new to .45 acp reloading

NAGANT

Active Member
#1
i have a couple hundred Lee 230 gr. TL round nose bullets but they average 237 gr's. Resized to .252 and they have 2 coats of BBL on them. My idea is 5.5 gr's Unique but OAL is my main concern. 1.270 seems to be nose heavy but that was Lee manual for generic 230 cast, Lyman doesn't list a cast 230 load but a 225 gr at 1.272, their jacketed 230 load is 1.275 . Shooting them in a armscor short barreled 1911, citadel with 3.5 barrel. haven't shot it yet and have 2 box's of blazer brass case jacketed 230 grain bullets i'll run thru it first. Only other powder i have that i can find a 230 cast load for is Trailboss with OAL of 1.200. Unless it sounds wrong i think 5.5 unique AOL at 1.240-1.260 should be best bet for feeding. I'll load up 50 at each length.
 

Ian

Well-Known Member
#2
Unique is good. If you shorten the oal at all below the data, back off a bunch. I posted some pressure predictions a while back on the .45 acp showing massive pressure increases for a small amount of oal decrease.

First, make a dummy round and do the plunk test. If you are unfamiliar, ask or google it. If you are short on load data, Lyman #45 tells us to start at 5.0 grains of Unique with all bullets listed.
 

CZ93X62

Redlands, Kalifornistan
#4
The Lee 230 grain RNs have very different ogives than does the Lyman #452374. The "Plunk test" sequence is good advice, with the caveat to start low on the powder amounts.
 
#5
I am pretty new to 45 ACP as well, one thing I encountered was oal had to be just right to feed from the mag, to short would hang up before it would chamber (swc or tc), too long of course wouldn't fit the mag.
 

NAGANT

Active Member
#6
hopefully I'll get out Saturday and break it in. My 20 year old National guard grandson is jonesin bad to shoot it but i need to get a good feeding load before that happens. thanks everyone.
 

CZ93X62

Redlands, Kalifornistan
#7
The 45 ACP is a very lead-friendly autopistol caliber, a thing that cannot be said for the 9mm/10mm/40 S&W calibers. The 45 runs at about half the working pressure of these other monsters, and most 45 ACP barrels have reasonable twist rates that mesh well with castings. Finally, 45 ACP barrels and throats tend to adhere very closely to the .451"-.452" dimensional standard specified by its daddy (John Browning) 100+ years ago. As a "first" autopistol caliber, the 45 ACP is tough to beat for the bullet caster.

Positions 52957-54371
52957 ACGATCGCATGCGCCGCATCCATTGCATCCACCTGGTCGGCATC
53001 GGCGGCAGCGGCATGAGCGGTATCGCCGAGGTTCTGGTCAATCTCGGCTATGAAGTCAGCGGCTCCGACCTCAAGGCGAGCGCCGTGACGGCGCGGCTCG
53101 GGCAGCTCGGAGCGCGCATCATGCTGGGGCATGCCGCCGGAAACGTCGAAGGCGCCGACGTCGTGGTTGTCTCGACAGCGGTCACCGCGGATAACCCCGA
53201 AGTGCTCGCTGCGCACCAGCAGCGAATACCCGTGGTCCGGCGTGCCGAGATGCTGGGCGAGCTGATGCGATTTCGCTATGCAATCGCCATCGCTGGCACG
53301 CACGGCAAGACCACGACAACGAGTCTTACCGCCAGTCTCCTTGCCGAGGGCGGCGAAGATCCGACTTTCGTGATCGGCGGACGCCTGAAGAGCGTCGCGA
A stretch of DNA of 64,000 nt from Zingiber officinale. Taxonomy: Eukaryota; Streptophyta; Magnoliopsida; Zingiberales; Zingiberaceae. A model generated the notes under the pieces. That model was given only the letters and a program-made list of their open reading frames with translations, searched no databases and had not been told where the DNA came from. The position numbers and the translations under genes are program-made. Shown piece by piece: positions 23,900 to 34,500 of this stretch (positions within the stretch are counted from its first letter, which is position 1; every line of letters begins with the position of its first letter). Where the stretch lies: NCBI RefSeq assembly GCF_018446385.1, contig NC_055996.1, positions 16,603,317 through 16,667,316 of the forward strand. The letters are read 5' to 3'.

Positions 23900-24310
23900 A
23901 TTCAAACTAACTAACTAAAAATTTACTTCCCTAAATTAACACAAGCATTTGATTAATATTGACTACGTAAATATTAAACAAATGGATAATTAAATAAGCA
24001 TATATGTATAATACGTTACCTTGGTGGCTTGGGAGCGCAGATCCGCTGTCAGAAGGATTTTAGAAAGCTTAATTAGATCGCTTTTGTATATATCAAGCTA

My two favorite bullets for the 45s are Lyman #452374 and the Lee 230 grain TC with conventional lube groove. I feed a couple Gold Cups with these--my own (Series 80) and my bro-in-law's practically unfired and totally unaltered Series 70. NICE PISTOL, TOM. As us older cats know, unmodified Series 70 Colts and earlier versions did not always get along well with cast bullets, hollow points, or just about any load other than "GI hardball". It was a pleasant surprise that Tom's pistol ran flawlessly with both #452374 and the Lee TC atop 5.0 grains of WW231. (Note: This load is about 10% under "book" max). OALs were 1.270' for the 374, and the Lee gets my Lee TC seating regimen of ".020" of front drive band above the case mouth, and call it 'good'". A light taper crimp as a discrete die step snugs it all down. (Note 2: The taper crimp/seater die is the invention of the devil. You cannot simultaneously set a precise seating depth consistently while compressing the daylights out of the same bullet's sidewalls, and this goes double for cast bullets. Seat first--then move the assembly to a taper crimp die. Roll-crimping in the same die step as seating can work well if the bullet has a dedicated crimp groove or pronounced cannelure; otherwise, I crimp discretely).

On that same range trip, we found that Tom's box-stock Series 70 would readily digest my agency's carry load, too--the WWB 230 grain JHP. It was a good day.
 
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NAGANT

Active Member
#8
I like the separate crimp myself, especially for switching bullet types in my other cal's. This alloy may be too soft, poured these 3 yrs ago and changed alloys about that time from 12/12 to 16/18 hardness, maybe why the weigh heavy. Lost the records on them and I'd rather herd skunks then break out the LEE harness kit. Have those art pencils on the way:) thanks to checking this forum again.
 

Ian

Well-Known Member
#10
Yep. Just a place to start. Alliant isn't very helpful with their load data online, apparently the marketing dept. runs the ballistics dept., all I could find for 230 rn ball or cast was a powder I've never heard of called "Sport Pistol".
 
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fiver

Well-Known Member
#11
great another new one..
Alliant is a shot shell first and foremost powder manufacturer, you'd never know it by their manual though, it only has like 50 pages of shot shell data and 9 for hand guns.
5.8 is max for a cast 230 BTW.
airc jacketed is like 6.5 for the same 830 fps.
 

NAGANT

Active Member
#12